Travelocity Eyes Profits After Beating Street

Travelocity.com (Nasdaq: TVLY) said Wednesday that it brought in record revenue for the fourth quarter of 2000 and predicted that it would turn profitable by summer.

The online travel site said that it brought in US$65.5 million in revenue during the quarter, more than double the same period a year earlier. Travelocity also cut its operating loss for the quarter to less than $1 million, or 5 cents per share. Analysts had been expecting a loss of about 14 cents.

“We have updated our outlook and believe we will be at or close to profitability by the end of the second quarter of 2001,” Travelocity chief financial officer Ramesh Punwani said.

The new outlook for the Fort Worth, Texas company moves profitability up by about six months, a position that will protect Travelocity from having to return to the capital markets for additional funding sources. Many e-commerce firms are finding it next to impossible to gain additional funds in today’s markets.

Unlike other dot-coms, Travelocity said it actually saw an increase in advertising revenue. The company cited the busy holiday travel season as well as its partnership with America Online for boosting ad revenue.

“While 2000 was a disappointing year for many e-commerce companies, we stayed the course and executed the plan,” Travelocity chief executive officer Terrell B. Jones said.

Still Many Lookers

Jones said that Travelocity has made strides in converting more of its visitors “from lookers into bookers,” posting an 8.1 percent conversion rate in the fourth quarter, compared to 5 percent a year before. However, he said that millions of visitors remain on the sidelines.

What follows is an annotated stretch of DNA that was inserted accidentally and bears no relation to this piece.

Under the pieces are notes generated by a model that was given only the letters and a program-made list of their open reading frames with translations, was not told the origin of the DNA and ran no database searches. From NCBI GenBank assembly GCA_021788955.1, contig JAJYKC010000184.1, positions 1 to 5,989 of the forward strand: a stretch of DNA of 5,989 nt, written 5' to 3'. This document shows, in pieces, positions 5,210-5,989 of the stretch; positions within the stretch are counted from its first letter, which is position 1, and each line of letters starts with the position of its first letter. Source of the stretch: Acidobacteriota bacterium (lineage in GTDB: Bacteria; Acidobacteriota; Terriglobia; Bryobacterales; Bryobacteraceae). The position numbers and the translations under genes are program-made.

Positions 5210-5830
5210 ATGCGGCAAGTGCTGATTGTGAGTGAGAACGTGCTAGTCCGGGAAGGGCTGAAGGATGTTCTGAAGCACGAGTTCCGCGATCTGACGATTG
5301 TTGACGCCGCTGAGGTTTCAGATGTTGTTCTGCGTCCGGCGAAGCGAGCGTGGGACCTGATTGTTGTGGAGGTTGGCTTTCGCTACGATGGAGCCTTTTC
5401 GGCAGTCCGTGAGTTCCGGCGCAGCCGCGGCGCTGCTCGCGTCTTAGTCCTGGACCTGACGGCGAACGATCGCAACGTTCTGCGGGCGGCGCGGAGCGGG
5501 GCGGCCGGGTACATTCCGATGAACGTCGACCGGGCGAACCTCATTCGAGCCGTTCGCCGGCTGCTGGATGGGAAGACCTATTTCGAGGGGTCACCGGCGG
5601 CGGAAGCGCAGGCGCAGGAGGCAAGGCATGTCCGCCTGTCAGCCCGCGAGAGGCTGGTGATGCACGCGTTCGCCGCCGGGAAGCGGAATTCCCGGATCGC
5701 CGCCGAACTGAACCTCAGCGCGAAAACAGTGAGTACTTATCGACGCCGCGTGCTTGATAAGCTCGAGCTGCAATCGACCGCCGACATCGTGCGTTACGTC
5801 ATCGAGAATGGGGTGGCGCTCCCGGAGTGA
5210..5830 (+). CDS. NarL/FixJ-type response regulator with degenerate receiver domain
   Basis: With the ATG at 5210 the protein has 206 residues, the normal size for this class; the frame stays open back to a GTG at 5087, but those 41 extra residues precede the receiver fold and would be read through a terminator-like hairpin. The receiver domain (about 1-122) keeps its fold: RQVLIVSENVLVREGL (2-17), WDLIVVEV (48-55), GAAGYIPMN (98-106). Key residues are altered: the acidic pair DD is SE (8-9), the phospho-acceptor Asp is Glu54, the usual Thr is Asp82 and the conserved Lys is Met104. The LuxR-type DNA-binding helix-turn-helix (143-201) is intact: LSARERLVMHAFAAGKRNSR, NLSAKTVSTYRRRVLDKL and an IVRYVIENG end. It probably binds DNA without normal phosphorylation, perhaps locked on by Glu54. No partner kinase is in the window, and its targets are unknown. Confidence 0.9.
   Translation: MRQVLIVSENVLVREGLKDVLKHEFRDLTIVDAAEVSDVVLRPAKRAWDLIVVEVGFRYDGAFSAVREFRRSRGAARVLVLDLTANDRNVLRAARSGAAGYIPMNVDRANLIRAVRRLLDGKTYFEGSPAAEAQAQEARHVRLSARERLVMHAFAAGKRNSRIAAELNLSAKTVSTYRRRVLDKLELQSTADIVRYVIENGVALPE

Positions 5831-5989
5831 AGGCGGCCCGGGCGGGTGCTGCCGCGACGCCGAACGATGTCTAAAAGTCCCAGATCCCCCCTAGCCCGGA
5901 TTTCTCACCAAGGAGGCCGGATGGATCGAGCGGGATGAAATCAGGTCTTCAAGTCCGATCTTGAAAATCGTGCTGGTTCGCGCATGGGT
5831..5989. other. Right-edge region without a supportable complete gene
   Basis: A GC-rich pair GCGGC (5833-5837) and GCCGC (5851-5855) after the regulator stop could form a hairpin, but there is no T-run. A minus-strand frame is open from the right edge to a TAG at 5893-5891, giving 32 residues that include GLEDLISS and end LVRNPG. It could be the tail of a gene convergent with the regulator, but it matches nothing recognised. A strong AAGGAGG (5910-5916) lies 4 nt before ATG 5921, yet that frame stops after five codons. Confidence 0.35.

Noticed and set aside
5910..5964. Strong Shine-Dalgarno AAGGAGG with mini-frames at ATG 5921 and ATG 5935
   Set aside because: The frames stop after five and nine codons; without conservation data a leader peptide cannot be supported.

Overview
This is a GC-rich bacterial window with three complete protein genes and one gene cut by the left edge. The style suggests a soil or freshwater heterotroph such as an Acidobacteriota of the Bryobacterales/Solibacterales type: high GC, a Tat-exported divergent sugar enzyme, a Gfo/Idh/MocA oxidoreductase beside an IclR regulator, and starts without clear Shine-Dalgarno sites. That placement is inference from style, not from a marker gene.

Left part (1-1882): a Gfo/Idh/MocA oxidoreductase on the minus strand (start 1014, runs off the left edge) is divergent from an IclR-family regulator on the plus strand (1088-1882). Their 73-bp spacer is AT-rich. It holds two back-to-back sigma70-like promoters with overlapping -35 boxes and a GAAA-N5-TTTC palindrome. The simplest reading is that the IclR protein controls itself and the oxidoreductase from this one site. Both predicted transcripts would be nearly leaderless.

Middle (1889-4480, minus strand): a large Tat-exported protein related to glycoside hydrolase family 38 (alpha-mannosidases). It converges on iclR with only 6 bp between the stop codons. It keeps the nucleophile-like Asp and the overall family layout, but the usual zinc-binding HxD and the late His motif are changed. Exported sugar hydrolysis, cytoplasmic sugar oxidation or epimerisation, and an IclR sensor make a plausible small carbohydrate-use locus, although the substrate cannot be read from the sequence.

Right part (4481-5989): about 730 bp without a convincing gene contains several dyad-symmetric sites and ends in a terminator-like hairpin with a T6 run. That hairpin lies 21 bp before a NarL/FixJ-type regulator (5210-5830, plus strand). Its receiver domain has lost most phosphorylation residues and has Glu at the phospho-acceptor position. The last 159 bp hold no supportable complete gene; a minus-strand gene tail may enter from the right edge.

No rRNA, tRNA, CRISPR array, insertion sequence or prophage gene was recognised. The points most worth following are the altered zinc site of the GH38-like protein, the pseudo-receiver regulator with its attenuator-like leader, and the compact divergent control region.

The traffic numbers reflect “a tremendous growth opportunity,” according to Jones.

For the year, Travelocity said it booked $2.5 billion worth of travel, more than double its 1999 rate.

Growth and Consolidation

The online travel sector is expected to be one of fastest-growing areas of e-commerce in coming years. Gartner Group recently said that online travel bookings will rise from $5 billion in 1999 to more than $30 billion by the end of this year.

At the same time, widespread consolidation is predicted for the industry. In fact, a report last year from Bear Stearns predicted that 80 percent of 1,000 then-existing travel sites would be out of business within four years.

Warding off Airlines

Travelocity stands to gain from delays in the launch of Orbitz, a cooperative project involving 30 airlines, including the powerful trio of American, United and Northwest. Originally expected to be in business last fall, Orbitz has delayed its launch until this summer.

Meanwhile, a group of U.S. states has stepped forward to express their concerns that Orbitz will pose an anti-competitive threat and violate antitrust laws. The American Society of Travel Agents has challenged the formation of Orbitz on similar grounds.

Orbitz has been seen as so much of a threat to Travelocity that before its name was unveiled, it was known during development as T2, or “Travelocity Terminator,” referring to whether the airlines plan to use the site to essentially cut out other online travel sites and sell tickets directly to customers.

Stake in Asia Venture

Travelocity also said Wednesday that it would join 11 major airlines in the Asia-Pacific market in launching an online travel exchange.

Travelocity will provide the technology for the venture and take an equity stake in the project, which involves China Airlines, Air New Zealand, Singapore Airlines and others.

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